To the naked eye, the colorful bracelets stacked on the arms of many youngsters today appear to be simple rubber bands.
Rubber bands, yes. Simple, no.
The colorful bracelets are called Silly Bandz, and they are shaped like animals, musical instruments, sea creatures and flowers.
It's a fad that hit stores about a year-and-a-half ago, retailers say. The brainchild of Toledo, Ohio, businessman Robert Croak, the inexpensive bracelets (about $6 for 24) have "exploded in popularity," according to Web sources.
WHERE TO BUY
A sampling of places where Silly Bandz are available:
* Learning Express Toys, Gunbarrel Road and Manufacturers Road.
* Toys R Us at Hamilton Place and Highway 153.
* A Child's Garden on Frazier Avenue.
* Balloon Factory on Brainerd Road.
* Walmart stores.
The bracelets are made of colored silicone molded in different shapes. The bracelets return to their original shape when taken off the arm.
Since late 2009, Mr. Croak says sales have increased by a factor of 10. He reports orders of about 1,500 boxes per week, putting millions of Silly Bandz on store shelves, according to the website sillybandzonsale.net.
Among the bracelet fans are 9-year-old Oskar Sodergren and his 5-year-old sister, Scarlet.
Oskar, a rising fourth-grader at Wallace A. Smith Elementary School, said he began his collection last Christmas.
"I thought about the other kids who already had them and thought it was pretty cool," he said, noting that he has about 40 bracelets. "My favorite is the apple that is an iPod symbol. I broke my dragon yesterday, so now I want another one."
Getting the dragon bracelet is easier said than done, said Oskar's mom, Tracy Sodergren, a seventh-grade teacher.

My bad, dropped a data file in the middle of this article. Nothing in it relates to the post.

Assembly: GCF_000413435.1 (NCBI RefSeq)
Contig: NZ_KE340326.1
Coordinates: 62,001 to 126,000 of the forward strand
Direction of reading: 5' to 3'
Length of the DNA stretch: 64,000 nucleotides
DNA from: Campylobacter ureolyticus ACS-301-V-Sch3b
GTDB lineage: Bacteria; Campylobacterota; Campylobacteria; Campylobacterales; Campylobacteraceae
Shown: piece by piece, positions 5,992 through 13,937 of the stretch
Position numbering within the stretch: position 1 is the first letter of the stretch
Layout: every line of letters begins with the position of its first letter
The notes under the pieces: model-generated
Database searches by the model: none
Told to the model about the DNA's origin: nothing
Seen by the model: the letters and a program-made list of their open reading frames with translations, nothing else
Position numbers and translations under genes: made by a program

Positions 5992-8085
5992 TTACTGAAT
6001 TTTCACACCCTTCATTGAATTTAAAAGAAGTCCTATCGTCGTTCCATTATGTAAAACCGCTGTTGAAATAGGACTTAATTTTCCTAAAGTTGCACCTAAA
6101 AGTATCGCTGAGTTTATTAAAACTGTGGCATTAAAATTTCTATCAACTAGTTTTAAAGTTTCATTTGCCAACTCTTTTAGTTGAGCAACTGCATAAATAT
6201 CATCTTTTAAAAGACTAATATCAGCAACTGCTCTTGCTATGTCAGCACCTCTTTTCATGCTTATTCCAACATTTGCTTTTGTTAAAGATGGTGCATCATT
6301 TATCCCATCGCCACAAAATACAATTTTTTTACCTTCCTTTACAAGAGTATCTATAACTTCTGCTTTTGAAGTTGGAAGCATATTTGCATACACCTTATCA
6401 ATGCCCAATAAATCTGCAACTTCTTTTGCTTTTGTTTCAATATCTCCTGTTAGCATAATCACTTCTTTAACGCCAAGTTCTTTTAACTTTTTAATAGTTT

Staff Photo by Dan Henry/Chattanooga Times Free Press Scarlet Sodergrem, 5, left, and her brother, Oskar Sodergrem, center, trade rubber band bracelets with their friend Andrew Burns, 10. The Sodergram's have been collecting rubber band bracelets in random shapes since Christmas. Their father has one in the shape of the University of Alamama's "A."
Explaining that half the fun of collecting the bracelets is trading them with friends, Oskar is already on the hunt for a replacement, she said.
"It won't be easy to find unless he has a friend willing to trade it for one of his bands," Mrs. Sodergren said. "It's an affordable and fun hobby for the children. We've purchased about $25 worth, but my children used their money to pay for half."
"In a tough economy, any parent can afford to spend $5 to get their kid something they really want," Mr. Croak said on the website.
Lauren Selcer, an employee at Books A Million on Gunbarrel Road, said they've had trouble keeping the bracelets in stock.
"They've gone so fast, we can't keep them on the shelves," she said. "We just got a shipment in, but we were sold out for two weeks."
Ms. Selcer said people of all ages are buying the bracelets.
"Some of my friends have asked me to get them the bracelets," she said. "I bought some for me because they were shaped like dinosaurs, and I like dinosaurs. They're just cute, fun bracelets."
Oskar said most of his friends collect the bracelets and it wasn't uncommon to trade them at school.
"I traded at school, usually at lunch or recess," he said. "The teachers would ask us to put them up if we got them out in class."
Oskar said he rarely wears the bracelets on his wrist like many other kids. Instead, he said, he has them strung on a clip that hangs from his belt loop.
Sillybandz.com recently began selling the Silly Necklace, which offers an alternative to wearing the bracelets. Available in three sizes, the bracelets can be worn on the necklace. The necklaces, which sell for $5.95 for a package of three, are available online at sillybandz.com.
And, parents, get ready. Silly Bandz T-shirts soon will be available.
Feature writer Karen Nazor Hill covers fashion, design, home and gardening, pets, entertainment, human interest features and more. She also is an occasional news reporter and the Town Talk columnist. She previously worked for the Catholic newspaper Tennessee Register and was a reporter at the Chattanooga Free Press from 1985 to 1999, when the newspaper merged with the Chattanooga Times. She won a Society of Professional Journalists Golden Press third-place award in feature writing for ...